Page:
Saturday, 21 March 2020

Companionship and Fresh Air in Troubled Times

Doris Day is quoted to have said, "I have found that when you are deeply troubled, there are things you get from the silent devoted companionship of a dog that you can get from no other source."

I like that. While the quote doesn't address the strength that I also get from my faith, it does speak to that special bond that I have with my 'little' fur-baby.

OK, at 56 kilos, maybe she's not so 'little.'

In these troubled times the powers that be often preach self-isolation in an effort to flatten the global pandemic curve. As such, perhaps it is even more important now than ever before to get outside in the fresh air and take fur-baby for a walk.

As the world goes nuts, egged on by the media and social media, fear mongering and paranoia run rampant. Combine that with that other equally sad and comical twist, toilet paper, and we're left wondering at the intelligence level of the human race. I'm sure that many of our neighbours by now must certainly have a 40-year supply of toilet paper on hand.

Yes, perhaps it is even more important now than ever before to get outside in the fresh air and take the beloved fur-baby for a walk.

So today fur-baby and I did just that. It was a beautiful day for a walk. We both totally enjoyed the outing. And strange as it may seem for an introvert like me, and especially in these deeply troubling and anti-social times, we even stopped to talk with our neighbours along the way. How about that?!

Well, there you have it. Be safe friends, and do take the necessary prescribed precautions.

But if you're still deeply troubled, as Doris Day mentioned, maybe you need to go to your local animal shelter and adopt a dog. Then get yourselves outside for a walk. The good news is that, in doing so, you can still be self-isolated. The dog will thank you for it in ways that I cannot even begin to describe. Besides, if you're at all like me, you probably could benefit from clearing your self-isolated head in the fresh air. The bonus is that, just maybe, you both may even get a little exercise too.

Peace and Blessings friends.

Friday, 13 March 2020

How to Leave the Planet

Ever thought about leaving planet Earth? No? Me neither, but I did come across a little quip as to how one might be able to do so, if one were so inclined. For those of you who have thought about it, you may want to try following these five little steps:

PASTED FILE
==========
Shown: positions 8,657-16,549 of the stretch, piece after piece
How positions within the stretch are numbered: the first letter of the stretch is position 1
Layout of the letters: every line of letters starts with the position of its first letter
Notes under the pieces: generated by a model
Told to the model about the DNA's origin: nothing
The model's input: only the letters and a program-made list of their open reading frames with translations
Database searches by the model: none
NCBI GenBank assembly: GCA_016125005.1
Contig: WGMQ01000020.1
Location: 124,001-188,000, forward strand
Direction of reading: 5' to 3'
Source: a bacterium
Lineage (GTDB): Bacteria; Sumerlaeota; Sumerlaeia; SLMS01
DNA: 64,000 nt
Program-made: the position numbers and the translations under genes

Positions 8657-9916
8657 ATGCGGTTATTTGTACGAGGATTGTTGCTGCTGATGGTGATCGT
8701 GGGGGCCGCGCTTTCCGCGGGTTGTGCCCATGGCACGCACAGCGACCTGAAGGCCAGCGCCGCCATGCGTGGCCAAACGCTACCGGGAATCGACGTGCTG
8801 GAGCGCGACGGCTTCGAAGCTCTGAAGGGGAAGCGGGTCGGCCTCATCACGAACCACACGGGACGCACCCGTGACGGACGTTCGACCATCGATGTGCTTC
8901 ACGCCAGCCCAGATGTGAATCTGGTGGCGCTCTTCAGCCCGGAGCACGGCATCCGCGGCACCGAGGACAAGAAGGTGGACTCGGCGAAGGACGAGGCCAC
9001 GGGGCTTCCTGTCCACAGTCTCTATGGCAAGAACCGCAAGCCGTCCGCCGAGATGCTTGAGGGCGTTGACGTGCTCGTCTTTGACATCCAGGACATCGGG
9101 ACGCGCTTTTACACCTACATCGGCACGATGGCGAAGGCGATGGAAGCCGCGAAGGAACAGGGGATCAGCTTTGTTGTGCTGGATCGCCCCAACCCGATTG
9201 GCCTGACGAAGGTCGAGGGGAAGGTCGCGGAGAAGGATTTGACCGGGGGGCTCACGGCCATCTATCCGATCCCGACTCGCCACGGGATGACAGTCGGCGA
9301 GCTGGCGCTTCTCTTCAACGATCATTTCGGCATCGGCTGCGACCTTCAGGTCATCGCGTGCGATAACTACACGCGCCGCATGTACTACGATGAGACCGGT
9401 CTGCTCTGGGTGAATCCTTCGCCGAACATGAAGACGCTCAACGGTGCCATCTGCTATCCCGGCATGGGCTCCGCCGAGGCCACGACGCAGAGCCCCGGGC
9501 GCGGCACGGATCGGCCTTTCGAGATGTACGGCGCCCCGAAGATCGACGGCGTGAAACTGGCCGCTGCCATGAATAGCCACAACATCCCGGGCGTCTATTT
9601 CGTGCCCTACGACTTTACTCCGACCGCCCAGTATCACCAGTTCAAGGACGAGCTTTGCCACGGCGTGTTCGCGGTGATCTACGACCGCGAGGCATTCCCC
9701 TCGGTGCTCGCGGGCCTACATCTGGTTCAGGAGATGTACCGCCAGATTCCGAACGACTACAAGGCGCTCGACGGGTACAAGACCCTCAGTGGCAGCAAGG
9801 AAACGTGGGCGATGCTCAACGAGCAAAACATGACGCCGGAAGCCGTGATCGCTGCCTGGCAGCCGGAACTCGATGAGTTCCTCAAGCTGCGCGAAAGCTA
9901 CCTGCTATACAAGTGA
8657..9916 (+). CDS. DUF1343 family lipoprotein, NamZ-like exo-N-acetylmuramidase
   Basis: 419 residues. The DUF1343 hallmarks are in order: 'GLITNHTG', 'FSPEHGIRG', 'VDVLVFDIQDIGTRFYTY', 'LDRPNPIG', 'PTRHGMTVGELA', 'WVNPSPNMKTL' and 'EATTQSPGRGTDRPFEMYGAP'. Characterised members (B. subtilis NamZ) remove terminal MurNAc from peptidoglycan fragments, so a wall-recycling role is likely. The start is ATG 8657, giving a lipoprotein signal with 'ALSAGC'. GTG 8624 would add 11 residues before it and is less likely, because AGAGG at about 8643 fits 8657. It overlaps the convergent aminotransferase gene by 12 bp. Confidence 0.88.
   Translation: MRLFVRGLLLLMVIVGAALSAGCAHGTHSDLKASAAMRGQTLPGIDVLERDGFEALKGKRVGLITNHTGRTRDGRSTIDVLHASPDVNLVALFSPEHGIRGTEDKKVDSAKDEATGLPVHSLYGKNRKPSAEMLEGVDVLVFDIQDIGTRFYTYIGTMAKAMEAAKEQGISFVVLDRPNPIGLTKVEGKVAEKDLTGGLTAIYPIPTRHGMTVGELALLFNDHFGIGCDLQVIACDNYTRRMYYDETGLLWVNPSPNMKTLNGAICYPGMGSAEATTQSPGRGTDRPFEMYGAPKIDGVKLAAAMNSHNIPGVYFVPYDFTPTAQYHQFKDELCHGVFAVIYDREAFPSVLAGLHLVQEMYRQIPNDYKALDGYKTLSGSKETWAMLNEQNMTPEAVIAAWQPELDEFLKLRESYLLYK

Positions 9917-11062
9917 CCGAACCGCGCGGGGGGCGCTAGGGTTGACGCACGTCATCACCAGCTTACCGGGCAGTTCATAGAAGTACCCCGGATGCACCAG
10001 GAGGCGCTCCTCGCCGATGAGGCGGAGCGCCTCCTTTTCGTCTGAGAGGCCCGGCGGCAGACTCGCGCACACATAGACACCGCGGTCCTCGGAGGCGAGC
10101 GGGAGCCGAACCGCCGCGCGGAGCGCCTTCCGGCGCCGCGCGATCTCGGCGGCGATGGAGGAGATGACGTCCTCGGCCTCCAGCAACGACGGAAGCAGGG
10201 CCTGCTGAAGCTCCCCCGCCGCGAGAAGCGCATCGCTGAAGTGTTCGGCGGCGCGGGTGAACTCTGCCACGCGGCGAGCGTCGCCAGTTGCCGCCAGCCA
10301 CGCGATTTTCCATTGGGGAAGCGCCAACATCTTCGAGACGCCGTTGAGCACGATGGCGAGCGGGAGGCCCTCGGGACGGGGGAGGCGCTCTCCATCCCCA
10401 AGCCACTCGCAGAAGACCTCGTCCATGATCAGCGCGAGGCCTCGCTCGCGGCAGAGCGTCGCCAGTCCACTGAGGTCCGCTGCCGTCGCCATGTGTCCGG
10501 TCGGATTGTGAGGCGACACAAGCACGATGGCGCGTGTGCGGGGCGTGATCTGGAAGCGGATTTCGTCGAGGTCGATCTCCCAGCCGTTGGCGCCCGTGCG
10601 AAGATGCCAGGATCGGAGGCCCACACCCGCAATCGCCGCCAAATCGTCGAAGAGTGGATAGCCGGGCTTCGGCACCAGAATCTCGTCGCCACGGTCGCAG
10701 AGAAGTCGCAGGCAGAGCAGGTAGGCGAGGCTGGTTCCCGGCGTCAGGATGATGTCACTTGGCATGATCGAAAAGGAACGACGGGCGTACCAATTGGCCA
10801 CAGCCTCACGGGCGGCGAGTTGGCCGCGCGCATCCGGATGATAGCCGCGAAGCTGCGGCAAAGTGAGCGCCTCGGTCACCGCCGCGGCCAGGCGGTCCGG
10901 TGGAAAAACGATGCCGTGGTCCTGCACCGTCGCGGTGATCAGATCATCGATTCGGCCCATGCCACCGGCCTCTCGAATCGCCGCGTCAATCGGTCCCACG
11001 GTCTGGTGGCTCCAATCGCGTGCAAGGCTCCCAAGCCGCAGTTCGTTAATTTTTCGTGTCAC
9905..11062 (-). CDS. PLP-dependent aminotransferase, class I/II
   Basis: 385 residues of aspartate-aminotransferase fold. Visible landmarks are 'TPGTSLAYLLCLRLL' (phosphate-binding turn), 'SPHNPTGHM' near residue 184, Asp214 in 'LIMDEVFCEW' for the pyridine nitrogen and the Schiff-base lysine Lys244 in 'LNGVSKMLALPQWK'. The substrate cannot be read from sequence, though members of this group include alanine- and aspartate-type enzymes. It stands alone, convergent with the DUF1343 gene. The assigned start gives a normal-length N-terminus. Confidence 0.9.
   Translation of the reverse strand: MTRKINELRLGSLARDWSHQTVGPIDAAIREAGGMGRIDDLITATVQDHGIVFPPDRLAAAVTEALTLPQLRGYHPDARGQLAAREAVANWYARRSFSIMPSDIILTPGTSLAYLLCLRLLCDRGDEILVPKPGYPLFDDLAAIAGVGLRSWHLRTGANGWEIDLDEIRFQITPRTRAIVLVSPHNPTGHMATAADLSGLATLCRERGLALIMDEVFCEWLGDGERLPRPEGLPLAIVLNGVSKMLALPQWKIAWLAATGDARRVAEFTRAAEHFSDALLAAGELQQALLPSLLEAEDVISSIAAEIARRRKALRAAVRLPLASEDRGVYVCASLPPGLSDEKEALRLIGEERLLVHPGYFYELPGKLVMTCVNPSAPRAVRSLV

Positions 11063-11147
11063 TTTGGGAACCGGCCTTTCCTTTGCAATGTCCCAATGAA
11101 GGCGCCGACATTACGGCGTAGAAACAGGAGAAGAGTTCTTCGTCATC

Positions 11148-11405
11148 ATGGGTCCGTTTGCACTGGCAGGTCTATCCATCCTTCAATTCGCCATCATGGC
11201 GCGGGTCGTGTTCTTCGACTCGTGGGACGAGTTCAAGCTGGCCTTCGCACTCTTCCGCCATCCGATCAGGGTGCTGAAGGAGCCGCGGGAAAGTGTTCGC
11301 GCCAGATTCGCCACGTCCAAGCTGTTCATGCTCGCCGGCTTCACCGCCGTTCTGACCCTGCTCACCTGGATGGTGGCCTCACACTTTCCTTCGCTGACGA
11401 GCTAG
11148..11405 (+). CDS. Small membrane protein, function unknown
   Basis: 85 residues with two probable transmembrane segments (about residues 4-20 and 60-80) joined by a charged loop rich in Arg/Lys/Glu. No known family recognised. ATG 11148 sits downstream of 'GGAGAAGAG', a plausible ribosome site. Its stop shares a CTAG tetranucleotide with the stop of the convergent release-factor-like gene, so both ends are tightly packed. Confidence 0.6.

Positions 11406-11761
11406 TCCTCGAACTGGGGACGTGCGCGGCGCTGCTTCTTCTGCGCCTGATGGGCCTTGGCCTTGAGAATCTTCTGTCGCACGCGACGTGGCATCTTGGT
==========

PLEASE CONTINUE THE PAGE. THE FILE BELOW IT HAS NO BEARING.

1. Phone NASA. Their phone number is (731) 483-3111. Explain that it's very important that you get away as soon as possible.

2. If they do not cooperate, phone any friend you may have in the White House - (202) 456-1414 - to have a word on your behalf with the guys at NASA.

3. If you don't have any friends at the White House, phone the Kremlin (ask the overseas operator for 0107-095-295-9051). They don't have any friends there either (at least, none to speak of), but they do seem to have a little influence, so you may as well try.

4. If that also fails, phone the Pope for guidance. His telephone number is 011-39-6-6982, and I gather his switchboard is infallible.

5. If all these attempts fail, flag down a passing flying saucer and explain that it's vitally important you get away before your phone bill arrives.

Well there you have it; five steps on how to leave the planet. You're welcome. I ask just one favour; do send me back a postcard via inter-galactic mail as to how it worked out for you. Alternately, leave me a comment in the comment box. I'm sure most planets and star systems have Wi-Fi. Bon voyage.

Photo Source: Lars Lundqvist; Flickr Creative Commons
'How to Leave the Planet' Source: Douglas Adams; 'The Hitchhiker's Guide to the Galaxy'
Caveat: No drugs or alcohol were consumed in the creation of this blog post (Ha, Ha).

A Sign of the Times?

Limit of 2 per customer.

Limit of 2 what? I'll give you 3 guesses, and the first 2 don't count. We all know what I'm talking about. I'm talking about none other than that wonderful product that has become the 'butt end' of so many jokes lately (pun fully intended); toilet paper.

A sign of the times?

Certainly a sign of something; a sign of media induced paranoia, if you ask me (and even if you didn't).

This was evident in watching some of the people in Walmart today. The poor frightened soul in the cashier line up ahead of us was practically shaking in his boots as he constantly wiped the handle of his shopping cart over and over again. I exaggerate not when I say that he must have wiped it down a dozen times as we watched. In between wiping down the handle, he constantly wiped his hands, and even his jacket sleeves, with the disinfectant wipes. I felt sad for him.


But it wasn't just the toilet paper aisle that was empty. Also noticeably empty was half the pasta aisle, and specifically the formerly huge Kraft Dinner selection. Likewise the flour section was conspicuous by its absence. It all kind of made us wonder how many other aisles that we did not venture down also would have had empty shelf sections.

A sign of the times? Perhaps.


You may also want to see another related post: How to Stop Living in Fear.

"Life is ten percent what happens to you
and ninety percent how you respond to it."
Lou Holtz

"Courage is knowing what not to fear."

Wednesday, 11 March 2020

How to Stop Living in Fear

I love this cartoon! What can we do to stop living in fear? A great question and an equally great answer! Click!

Perhaps the biggest fear right now for many is COVID-19, or the Corona Virus. Now I'm not a medical professional, but we've all been down this road before. In 2003 there was another Corona Virus called SARS. Remember that one?